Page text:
Saturday, December 1, 2012

Survival Guns

I'm not a great expert on guns.  But I am quite capable with whichever one you throw at me.  And I've been thinking about the guns I should have in case of emergency.

1. .22 pistol

This should go without saying.  A .22 pistol is good for practice and lots of other uses.  A .22 would be your utility pistol for all small jobs, and would probably get more use than any of your other guns.  They can be small and concealable.  They are good for hunting squirrels and rabbits.  They are capable, though not recommended, for defending yourself from other people.  The ammunition is very plentiful and cheap as well.

Either a revolver or semi-automatic is fine.

A .17 HMR pistol would be fine as well, but you would need to store a lot more rounds because they are not as readily available as are .22s.

2. A Big Revolver

When the world goes to heck, a reliable handgun would be very useful.  A semiautomatic pistol has many more moving parts, and is therefore much more likely to break.

A good revolver, in at least a .40 caliber,  could be your primary source of defense.

3. A Shotgun

Hunting small game and birds is often easier with a shotgun rather than a rifle.  A semi-automatic, or pump, shotgun would be an excellent choice for defending yourself from lots of people, or animals.  A double barreled shotgun is simpler and less likely to break however.

A 12 gauge is what you'll want in any case.

4. A Bolt Action Rifle

A hunting rifle, it should have a scope and open sights in a survival situation, is the perfect tool for killing at a distance.  .308 Winchester is all the cartridge you need, plus its much lighter and smaller than the ballisticly comparable options.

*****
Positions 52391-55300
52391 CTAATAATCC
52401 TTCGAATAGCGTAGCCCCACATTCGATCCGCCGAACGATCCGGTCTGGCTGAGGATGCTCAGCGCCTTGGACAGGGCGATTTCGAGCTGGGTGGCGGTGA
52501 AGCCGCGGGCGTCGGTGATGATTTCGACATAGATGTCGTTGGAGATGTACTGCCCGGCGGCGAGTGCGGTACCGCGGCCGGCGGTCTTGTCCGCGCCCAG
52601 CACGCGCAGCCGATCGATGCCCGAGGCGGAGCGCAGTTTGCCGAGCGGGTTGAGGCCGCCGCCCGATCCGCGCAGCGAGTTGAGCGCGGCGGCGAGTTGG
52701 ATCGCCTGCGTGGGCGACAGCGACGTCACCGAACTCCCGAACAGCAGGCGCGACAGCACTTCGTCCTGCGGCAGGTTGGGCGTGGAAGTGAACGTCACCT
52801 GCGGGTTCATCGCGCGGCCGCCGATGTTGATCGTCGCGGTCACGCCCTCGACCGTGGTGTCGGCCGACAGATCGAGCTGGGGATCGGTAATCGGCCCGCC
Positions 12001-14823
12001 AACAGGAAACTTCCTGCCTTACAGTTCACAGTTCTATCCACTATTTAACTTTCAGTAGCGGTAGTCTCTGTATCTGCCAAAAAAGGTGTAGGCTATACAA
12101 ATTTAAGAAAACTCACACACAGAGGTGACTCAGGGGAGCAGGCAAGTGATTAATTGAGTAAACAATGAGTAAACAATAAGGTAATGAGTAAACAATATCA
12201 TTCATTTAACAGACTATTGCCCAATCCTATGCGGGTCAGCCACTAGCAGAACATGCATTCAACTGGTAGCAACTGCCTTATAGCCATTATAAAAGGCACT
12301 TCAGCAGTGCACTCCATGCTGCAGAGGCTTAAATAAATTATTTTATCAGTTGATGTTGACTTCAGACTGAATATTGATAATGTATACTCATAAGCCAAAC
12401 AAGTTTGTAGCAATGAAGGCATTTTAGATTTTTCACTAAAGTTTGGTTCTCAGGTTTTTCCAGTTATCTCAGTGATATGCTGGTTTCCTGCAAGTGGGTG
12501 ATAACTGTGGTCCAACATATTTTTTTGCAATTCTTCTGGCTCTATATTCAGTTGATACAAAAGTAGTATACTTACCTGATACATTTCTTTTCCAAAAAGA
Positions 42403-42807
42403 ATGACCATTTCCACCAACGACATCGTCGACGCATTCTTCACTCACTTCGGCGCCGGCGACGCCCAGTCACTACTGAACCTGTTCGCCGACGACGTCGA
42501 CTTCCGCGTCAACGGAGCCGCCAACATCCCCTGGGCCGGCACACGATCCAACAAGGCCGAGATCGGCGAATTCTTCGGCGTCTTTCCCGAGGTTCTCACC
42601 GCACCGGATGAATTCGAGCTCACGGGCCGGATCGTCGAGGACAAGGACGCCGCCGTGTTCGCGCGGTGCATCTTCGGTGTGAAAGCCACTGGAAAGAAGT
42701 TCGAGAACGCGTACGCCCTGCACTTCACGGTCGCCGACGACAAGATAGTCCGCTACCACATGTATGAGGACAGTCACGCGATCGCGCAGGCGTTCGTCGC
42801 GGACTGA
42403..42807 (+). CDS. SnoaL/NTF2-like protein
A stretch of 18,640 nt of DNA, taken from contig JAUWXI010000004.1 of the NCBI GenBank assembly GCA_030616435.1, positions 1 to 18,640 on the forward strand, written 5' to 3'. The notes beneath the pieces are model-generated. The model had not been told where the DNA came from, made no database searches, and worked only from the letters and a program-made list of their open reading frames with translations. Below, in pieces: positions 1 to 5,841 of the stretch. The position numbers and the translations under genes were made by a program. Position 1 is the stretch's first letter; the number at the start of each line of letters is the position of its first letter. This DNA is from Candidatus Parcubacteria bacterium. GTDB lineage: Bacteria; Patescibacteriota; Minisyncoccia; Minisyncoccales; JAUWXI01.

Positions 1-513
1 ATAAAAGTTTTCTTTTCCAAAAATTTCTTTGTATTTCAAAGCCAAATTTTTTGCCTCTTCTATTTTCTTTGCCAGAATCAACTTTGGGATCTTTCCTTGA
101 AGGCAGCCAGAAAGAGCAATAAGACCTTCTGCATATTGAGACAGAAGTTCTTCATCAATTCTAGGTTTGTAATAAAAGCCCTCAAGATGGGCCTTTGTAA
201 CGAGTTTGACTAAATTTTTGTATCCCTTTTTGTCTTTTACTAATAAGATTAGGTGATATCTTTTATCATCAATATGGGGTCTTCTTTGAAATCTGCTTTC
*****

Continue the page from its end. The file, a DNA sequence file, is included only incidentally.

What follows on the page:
5. A Semi-Automatic Rifle

If you really need to defend yourself from a lot of enemies a semi-automatic rifle is a fine choice.  Although most of them seem to be chambered in .223, which is what the military uses, but its a bit small for my taste.

If you have lots, and lots, of enemies then you'll need a semi-automatic.  But I'm more fond of a large calibered (.45-70 government) lever action.  If you really need more than a big lever gun, it may be too late for you anyway.

6. A .22 Rifle

For more utility work, and most hunting is survival situations you'll want a good .22 rifle.  A semi-automatic, bolt, or lever action .22 may become your primary hunting tool.


In a survival scenario you'll want to remember to have enough ammunition for your weapons.   Without bullets all these guns are nothing more than awkward clubs.  The more guns you have with different ammunition the more complicated finding the right one will be.  Buying several guns that shoot the same ammunition will simplify your arrangements.

Don't forget to have lots of cleaning equipment as well.  A fouled gun will be more dangerous than helpful.

No matter how many guns you have, it is the skill with them that will make the difference in a survival situation.  You could have a dozen of each of the six guns that I listed and you'd be less dangerous than the guy who's skilled with any one of them.

Beware the man with one gun.


  1. Good list. Anymore specifics regarding a shotgun for home defense. Make, model, etc.?

    1. I'm not terribly familiar with shotguns. But were that my desired home defense weapon, then I'd get a double barreled 12 ga. of some sort. A good over /under will cost more than $1,000 though. And a side by side will go for around $600.

      If you are more interested in something with more than two shots, then I'd probably get a pump action from Remmington or Mossberg. The Remmington 870 is a classic. I'd pick the one that met the best combination of looks/price.

      Its the knowledge of how you use it, not the gun in particular.